Mont Cenis is a massif and pass (el. 2081 m / 6827 ft) in Savoie in France which forms the limit between the Cottian and Graian Alps. The pass connects Lanslebourg-Mont-Cenis in France in the northwest with Susa in Italy in the southeast. It was used as part of the border between the two countries until the 1947 Treaty of Paris, but is now located completely in France. road over the pass was built between 1803 and 1810 by Napoleon. A Fell mountain railway system, named after its inventor John Fell and worked by English engine-drivers, was opened alongside the road in 1868, but was dismantled in 1871, on the opening of the Mont Cenis Tunnel. For the railway through the tunnel see Fréjus Rail Tunnel.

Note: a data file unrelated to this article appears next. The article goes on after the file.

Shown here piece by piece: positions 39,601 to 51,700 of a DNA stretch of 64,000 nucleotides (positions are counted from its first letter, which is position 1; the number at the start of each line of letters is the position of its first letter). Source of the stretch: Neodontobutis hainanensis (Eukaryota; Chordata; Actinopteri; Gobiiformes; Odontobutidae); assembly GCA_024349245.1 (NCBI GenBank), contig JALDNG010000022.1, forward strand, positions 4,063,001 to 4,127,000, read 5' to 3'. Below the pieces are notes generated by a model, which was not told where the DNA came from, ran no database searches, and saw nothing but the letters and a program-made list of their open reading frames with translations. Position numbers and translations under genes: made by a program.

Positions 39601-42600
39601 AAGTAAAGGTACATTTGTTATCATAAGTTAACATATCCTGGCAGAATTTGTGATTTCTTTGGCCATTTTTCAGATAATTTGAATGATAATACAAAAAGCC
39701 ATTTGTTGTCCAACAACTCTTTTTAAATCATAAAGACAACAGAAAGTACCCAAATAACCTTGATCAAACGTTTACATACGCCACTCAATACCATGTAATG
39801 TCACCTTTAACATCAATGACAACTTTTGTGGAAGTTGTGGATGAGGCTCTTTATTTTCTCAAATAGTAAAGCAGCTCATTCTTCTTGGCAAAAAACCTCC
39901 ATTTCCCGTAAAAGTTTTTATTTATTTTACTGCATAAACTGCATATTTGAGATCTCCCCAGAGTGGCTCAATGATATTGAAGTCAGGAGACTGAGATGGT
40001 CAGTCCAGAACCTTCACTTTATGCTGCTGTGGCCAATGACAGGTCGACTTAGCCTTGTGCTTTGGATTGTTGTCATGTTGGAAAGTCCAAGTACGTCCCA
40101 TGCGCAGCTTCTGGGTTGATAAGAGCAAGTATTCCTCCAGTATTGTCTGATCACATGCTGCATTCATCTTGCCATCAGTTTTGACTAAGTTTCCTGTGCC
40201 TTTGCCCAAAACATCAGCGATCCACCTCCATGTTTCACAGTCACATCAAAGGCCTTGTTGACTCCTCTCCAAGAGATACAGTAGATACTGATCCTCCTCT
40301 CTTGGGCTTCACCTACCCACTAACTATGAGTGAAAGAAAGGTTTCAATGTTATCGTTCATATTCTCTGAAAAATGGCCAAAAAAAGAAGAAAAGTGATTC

This tunnel (highest point 1295 m / 4249 ft) is really 27.4 km 17 miles west of the pass, below the Col du Fréjus. From Chambéry the line runs up the Isère valley, but soon bears through that of the Arc or the Maurienne past Saint-Jean-de-Maurienne to Modane (98.2 km / 61 mi from Chambéry). The tunnel is 13 km in length, and leads to Bardonecchia, some way below which, at Oulx the line joins the road from the Col de Montgenèvre. Thence the valley of the Dora Riparia is followed to Turin (103.8 km / 64.5 mi from Modane). The carriage road mounts the Arc valley for 25.7 km / 16 mi from Modane to Lanslebourg, whence it is 12.9 km / 8 mi to the hospice, a little way beyond the summit of the pass. The descent lies through the Cenis valley to Susa (49.9 km / 37 mi from Modane) where the road joins the railway.
To the southwest of the Mont Cenis is the Little Mont Cenis (2184.2 m / 7166 ft) which leads from the summit plateau (in Italy) of the main pass to the Etache valley on the French slope and so to Bramans in the Arc valley. This pass was crossed in 1689 by the Vaudois, and is believed by some authors to have been Hannibal's Pass.